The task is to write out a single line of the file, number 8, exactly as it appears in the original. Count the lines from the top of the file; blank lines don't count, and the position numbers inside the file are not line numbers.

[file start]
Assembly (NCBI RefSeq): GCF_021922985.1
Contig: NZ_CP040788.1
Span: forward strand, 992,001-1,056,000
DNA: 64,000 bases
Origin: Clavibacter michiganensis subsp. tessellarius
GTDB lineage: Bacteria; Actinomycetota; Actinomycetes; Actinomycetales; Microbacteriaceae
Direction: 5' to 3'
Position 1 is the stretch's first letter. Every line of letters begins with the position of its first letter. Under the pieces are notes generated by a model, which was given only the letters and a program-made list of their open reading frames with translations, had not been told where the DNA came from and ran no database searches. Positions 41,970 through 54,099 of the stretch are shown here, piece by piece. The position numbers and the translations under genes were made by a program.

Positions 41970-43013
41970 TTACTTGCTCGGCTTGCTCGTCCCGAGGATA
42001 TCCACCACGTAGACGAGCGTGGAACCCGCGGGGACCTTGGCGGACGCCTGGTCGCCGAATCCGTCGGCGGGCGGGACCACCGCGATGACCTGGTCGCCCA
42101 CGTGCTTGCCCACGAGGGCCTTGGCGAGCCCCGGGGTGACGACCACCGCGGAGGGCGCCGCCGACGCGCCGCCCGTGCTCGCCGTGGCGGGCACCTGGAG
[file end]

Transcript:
Position 1 is the stretch's first letter. Every line of letters begins with the position of its first letter. Under the pieces are notes generated by a model, which was given only the letters and a program-made list of their open reading frames with translations, had not been told where the DNA came from and ran no database searches. Positions 41,970 through 54,099 of the stretch are shown here, piece by piece. The position numbers and the translations under genes were made by a program.